Although Christoph Waltz has been working as an actor since the early 1980’s, he was relatively unknown to American audiences before his Academy Award-winning performance as Hans Landa in Quentin Tarantino’s “Inglorious Basterds.” Waltz’s elevated status catapulted him into a string of Hollywood releases in 2011 that including “The Green Hornet,” “Water for Elephants” and “The Three Musketeers.” But it is Waltz’s smallest role, as Alan Cowan in Roman Polanski’s “Carnage,” for which the actor is drawing his greatest acclaim since ‘Basterds.’
Based on the play by “God of Carnage” by Yasmina Reza, Waltz is Alan Cowan, a prominent attorney and the husband of Nancy (Kate Winslet). The couple is called to the house of Michael (John C. Reilly) and Penelope Longstreet (Jodie Foster) after the sons of the two couples get into a skirmish at school. The entire film takes place with the Longstreet’s spacious Manhattan apartment.
The Playlist spoke with Waltz recently about his experience on the project and what it was like to work with the great Roman Polanski. Here are some highlights from our discussion.
Alan Cowan is a lawyer that lives and dies by his Blackberry. Regardless of what he’s got going on in front of him, the gadget’s ring always takes priority. Polanski builds this annoying trait to a beautiful fever pitch. Much like the other characters of “Carnage,” audience members will be dying to smack the phone from Cowan’s ear. “Everybody finds Alan so obnoxious for talking on the phone,” Waltz told The Playlist. “Well he’s got something more important going on than that. If it’s more important to him, what can you say? So why be condescending and judgmental? We’ve all been in that situation. I’ll tell you why, it’s because it relieves us of our own discomfort. It’s easier to pass judgment on someone else than question your own behavior, so that’s where the laughter in this comedy is coming from.”
Waltz recently found himself in a similar situation, guilty of the same behavior as Alan. “I was recently in a situation where I was invited for dinner. It was two days before I was supposed to fly here and I still didn’t have my flight and I still didn’t know where to go. So I was at dinner and I kept getting these calls and everybody at the dinner knew the play. As these phone calls came in which I always answered because I needed to know what plane to board and all that, there would be another comment and it became like a running gag that evening.”
Over the years, many actors have spoken about Polanski’s exacting standards on set. For Waltz, it was a perfect match. “He knows exactly what he wants and I admire that in a director,” the actor said. “I admire Roman Polanski from A to Z. He made his first movie before I was born and he’s kept it up for this long. There’s a lot to be said for that. You can’t argue with him. He’s right. After 60 years of making movies, how could you possibly not insist on what it is that you want? And this is paired with an extraordinary talent and an inside knowledge of the process of making movies. He’s completely with it. I loved that precision, his obsession with details.”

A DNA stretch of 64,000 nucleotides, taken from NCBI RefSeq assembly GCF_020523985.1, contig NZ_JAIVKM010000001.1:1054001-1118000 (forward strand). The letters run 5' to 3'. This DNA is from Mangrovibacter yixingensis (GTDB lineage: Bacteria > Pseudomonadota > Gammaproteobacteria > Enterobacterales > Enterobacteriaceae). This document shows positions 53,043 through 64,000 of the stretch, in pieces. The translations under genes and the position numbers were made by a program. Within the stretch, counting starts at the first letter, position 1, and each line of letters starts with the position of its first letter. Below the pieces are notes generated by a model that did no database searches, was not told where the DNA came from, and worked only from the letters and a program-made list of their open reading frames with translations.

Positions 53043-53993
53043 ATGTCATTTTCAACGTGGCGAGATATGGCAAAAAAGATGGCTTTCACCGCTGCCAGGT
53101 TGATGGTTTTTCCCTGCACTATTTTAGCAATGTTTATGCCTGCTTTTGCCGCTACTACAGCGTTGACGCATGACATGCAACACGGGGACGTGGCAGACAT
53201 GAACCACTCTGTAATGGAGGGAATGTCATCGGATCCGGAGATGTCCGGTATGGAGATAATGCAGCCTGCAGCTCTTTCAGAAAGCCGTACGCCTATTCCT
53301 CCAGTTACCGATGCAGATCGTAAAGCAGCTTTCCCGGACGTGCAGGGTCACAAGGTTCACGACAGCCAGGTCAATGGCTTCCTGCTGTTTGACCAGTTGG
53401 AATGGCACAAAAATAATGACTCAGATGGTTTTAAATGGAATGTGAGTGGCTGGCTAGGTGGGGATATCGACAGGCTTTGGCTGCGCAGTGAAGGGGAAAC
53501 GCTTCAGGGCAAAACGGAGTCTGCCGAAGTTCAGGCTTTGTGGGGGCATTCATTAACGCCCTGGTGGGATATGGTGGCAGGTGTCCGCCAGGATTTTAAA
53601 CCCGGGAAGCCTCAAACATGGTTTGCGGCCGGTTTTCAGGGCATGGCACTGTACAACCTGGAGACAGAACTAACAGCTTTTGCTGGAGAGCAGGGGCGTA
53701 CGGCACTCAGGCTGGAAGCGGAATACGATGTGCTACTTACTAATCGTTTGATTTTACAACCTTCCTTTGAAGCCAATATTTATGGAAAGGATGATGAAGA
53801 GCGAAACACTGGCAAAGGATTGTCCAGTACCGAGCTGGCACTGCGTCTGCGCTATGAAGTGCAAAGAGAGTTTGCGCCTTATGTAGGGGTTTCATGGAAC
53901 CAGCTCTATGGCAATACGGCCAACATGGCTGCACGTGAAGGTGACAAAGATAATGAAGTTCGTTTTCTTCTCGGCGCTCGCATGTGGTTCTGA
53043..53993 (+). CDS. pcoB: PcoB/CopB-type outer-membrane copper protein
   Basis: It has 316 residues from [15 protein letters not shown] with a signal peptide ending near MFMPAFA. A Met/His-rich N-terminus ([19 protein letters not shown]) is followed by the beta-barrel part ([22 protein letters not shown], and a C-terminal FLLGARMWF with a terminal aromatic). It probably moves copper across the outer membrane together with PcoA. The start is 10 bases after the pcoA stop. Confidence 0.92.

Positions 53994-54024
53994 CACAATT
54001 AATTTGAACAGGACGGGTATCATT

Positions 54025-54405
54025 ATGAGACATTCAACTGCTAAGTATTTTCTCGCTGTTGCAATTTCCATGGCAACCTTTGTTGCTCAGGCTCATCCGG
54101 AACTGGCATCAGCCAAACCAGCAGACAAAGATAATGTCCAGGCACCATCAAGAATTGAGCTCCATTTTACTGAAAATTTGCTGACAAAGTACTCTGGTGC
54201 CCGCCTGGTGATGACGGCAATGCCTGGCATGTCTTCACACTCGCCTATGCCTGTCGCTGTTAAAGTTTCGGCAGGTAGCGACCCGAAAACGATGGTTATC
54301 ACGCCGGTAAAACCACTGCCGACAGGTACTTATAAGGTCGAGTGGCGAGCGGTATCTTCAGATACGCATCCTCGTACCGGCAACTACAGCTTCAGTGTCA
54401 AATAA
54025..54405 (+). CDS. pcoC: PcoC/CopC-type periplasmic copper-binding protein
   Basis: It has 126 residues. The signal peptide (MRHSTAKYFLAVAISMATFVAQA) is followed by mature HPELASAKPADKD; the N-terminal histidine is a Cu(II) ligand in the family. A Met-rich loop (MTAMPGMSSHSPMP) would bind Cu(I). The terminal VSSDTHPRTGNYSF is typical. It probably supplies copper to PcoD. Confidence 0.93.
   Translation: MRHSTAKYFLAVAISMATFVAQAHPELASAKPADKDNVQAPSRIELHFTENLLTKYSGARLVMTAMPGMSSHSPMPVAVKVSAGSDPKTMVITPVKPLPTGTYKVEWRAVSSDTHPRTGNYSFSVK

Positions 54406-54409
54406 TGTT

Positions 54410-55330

Polanski also kept Waltz on his toes. “He did not let you get away with shortcuts and that helps me. I do take shortcuts some of the time because I’m a lazy bum. But he kind of catches you doing it before you even start up. It’s fantastic.”
Finding that perfect chemistry between two actors is a rare commodity, much less four. But the collective chemistry of this cast is crucial to the success of “Carnage.” “From a chemical point of view, he put the ingredients of this brew together,” Waltz says of Polanski’s casting. “He knew why he chose these people for very specific reasons. He was the chemist who mixed that concoction and it was a fabulous cocktail, really a dream situation.”
“[We had] two weeks of rehearsals just like in the theater. We did run-throughs after eight days, the whole play from A to Z. There were days in rehearsal where we did two run-throughs, one in the morning and one in the afternoon. It’s not that big of a piece and since it’s all in one room and everybody’s there all of the time, you can do it. So we knew the stuff he wanted to do before the first setup was ever started. It’s an ideal situation. It’s a very rare luxury to start the first shot with having done the end already.”
Becoming The Character, Alan Cowan
Waltz says much of the Cowan character was on the page in Reza’s writing. Polanski also gave his own guidance and, during the intensive rehearsal period, the actor was able to boil his character down to the essentials. “It’s not really that academic,” says Waltz. “Sometimes I think acting and drama teachers are so full of it because they claim its so mysterious. Then, on the other hand, I say well how would you teach that without making some of it mystifying or blowing it a little up or giving it importance? Because the disillusioning down to earth nitty gritty situations are inevitable anyway. But after a few years, you understand that yes it is this wonderful process, but it’s also very straight forward, very down to Earth. You go through the play bit by bit, you stumble with your lines, you try again. You want to practice something mechanically because you need a certain fluidity, you come up with something new, you fight something, you contradict. You try out. That’s what rehearsal is all about.”
“Carnage” opens in New York and Los Angeles December 16th, 2011.